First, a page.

Overview of Rabdan Academy: The Academy is a government-owned world class education institution established to coordinate and enhance learning outcomes for organizations and individuals in the safety, security, defense, emergency preparedness and crisis management sectors. Rabdan Academy was officially established under Law No. 7 for 2013, issued by President His Highness Sheikh Khalifa bin Zayed Al Nahyan in his capacity as Ruler of Abu Dhabi and is accredited by the UAE's Commission for Academic Accreditation (CAA) of the Ministry of Higher Education & Scientific Research. The academy is the first in UAE in providing learning in dual approach of combining academic and vocational education in one place whilst recognizing prior learning and experience and providing accredited and transferable credit from course to course and job to job. Key Objectives: To contribute and assist Rabdan Academy in achieving its Research Strategy and build an outstanding record in research related to contemporary issues related to Rabdan Academy’s mandate in developing safety, security, defence, emergency preparedness and crisis management (SSDEC) and ensuring students and activities are to positively contribute to improving the resilience of the nation. Key Responsibilities Reporting directly to the Assistant Dean of Research, the Researcher is responsible for producing peer reviewed research papers to be published in Quartile 1 Scopus Indexed Journals in arears related to safety, security, defence, emergency preparedness and crisis management (SSDEC), including but not limited to: • Carrying out approved scholarly research activities; • Contributing to RA related scholarship, research projects, and initiatives; * Working Closely with other colleagues from the homeland security Program on some projects with our stakeholders ( Ministry of defense, Ministry • Publish research papers in the top 10% most cited publications in its subject, to increase their work visibility, hence, number of citations; • Collaborate with other researchers to conduct joint researc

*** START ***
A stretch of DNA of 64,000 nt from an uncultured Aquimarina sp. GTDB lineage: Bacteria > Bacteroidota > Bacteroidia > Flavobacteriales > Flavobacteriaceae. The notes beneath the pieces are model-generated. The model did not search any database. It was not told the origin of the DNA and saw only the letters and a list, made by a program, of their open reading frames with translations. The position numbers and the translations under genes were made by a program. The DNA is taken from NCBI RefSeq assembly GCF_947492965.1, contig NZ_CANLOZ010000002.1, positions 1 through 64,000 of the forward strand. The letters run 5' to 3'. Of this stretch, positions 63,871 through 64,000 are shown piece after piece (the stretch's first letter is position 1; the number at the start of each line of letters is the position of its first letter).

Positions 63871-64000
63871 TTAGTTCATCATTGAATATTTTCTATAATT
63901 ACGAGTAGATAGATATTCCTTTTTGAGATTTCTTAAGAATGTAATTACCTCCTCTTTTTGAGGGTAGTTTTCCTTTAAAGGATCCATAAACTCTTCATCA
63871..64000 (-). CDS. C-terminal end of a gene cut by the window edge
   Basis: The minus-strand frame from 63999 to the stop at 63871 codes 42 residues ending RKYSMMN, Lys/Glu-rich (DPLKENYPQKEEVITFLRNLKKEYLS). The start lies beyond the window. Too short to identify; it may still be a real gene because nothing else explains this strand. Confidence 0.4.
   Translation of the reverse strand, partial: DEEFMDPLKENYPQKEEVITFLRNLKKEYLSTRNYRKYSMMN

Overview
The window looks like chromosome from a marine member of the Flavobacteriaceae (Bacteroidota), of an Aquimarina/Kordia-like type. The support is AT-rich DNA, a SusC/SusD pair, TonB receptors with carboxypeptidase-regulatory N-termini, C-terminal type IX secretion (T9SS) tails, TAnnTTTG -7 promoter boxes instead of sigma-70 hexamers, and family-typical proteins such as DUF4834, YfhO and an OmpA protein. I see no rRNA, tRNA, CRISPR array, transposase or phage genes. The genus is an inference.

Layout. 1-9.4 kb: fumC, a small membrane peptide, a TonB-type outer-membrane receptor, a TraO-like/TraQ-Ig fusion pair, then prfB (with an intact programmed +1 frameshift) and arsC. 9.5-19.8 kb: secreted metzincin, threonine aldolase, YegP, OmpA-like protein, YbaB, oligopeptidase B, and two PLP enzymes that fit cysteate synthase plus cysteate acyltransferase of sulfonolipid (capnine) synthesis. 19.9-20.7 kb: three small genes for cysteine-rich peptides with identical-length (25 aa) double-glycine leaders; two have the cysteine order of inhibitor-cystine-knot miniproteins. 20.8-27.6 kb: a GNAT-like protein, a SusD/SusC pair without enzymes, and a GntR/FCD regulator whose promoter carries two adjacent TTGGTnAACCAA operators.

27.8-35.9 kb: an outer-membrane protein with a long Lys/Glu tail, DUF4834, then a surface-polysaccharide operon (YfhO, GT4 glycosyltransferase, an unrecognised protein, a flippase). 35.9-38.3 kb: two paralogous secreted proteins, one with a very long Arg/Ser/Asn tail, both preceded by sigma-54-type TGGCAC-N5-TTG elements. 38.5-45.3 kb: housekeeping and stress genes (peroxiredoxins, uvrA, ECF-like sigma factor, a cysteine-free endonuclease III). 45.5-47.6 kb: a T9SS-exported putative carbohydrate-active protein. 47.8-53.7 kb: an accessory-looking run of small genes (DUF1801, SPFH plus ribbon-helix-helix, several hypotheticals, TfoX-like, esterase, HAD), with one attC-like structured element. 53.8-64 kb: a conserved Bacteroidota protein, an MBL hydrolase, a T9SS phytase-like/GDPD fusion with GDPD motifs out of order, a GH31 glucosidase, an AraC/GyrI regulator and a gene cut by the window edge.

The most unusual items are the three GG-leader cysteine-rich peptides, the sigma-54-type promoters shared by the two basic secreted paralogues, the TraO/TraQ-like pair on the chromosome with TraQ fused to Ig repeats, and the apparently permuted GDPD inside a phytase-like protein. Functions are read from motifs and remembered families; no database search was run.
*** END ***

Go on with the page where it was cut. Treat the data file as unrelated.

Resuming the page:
Closing date for applications:

Contact: Mr. Amir Adel - Recruitment Specialist

More information: https://ra.ac.ae/

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Université de Picardie Jules Verne, Amiens, France
Job Posting Job Posting
The GOC group at MIS, University of Picardie Jules Verne is hiring a two-year postdoctoral researcher to work on the POSTCRYPTUM project, funded by the Agence Nationale de Recherche (ANR) and AID/DGA. This is a three-years project focused on algebraic cryptanalysis of public key cryptosystems, focused mainly on post-quantum schemes. For more details on the project, please check here: https://home.mis.u-picardie.fr/~ionica/postcryptum/Welcome.html The ideal candidate should hold a Phd degree in Computer Science or Mathematics, with a taste for cryptography, experimental mathematics and computation. He or she should have experience in one or several of the following areas: multivariate cryptography, coding theory, elliptic curves, polynomial system solving, Gröbner basis, linearization algorithms, linear algebra, exhaustive search, SAT solvers, hybrid methods for polynomial system solving. The starting date is flexible, but preferably around October 2021. For more information, please contact us (sorina.ionica@u-picardie.fr) before sending in your application.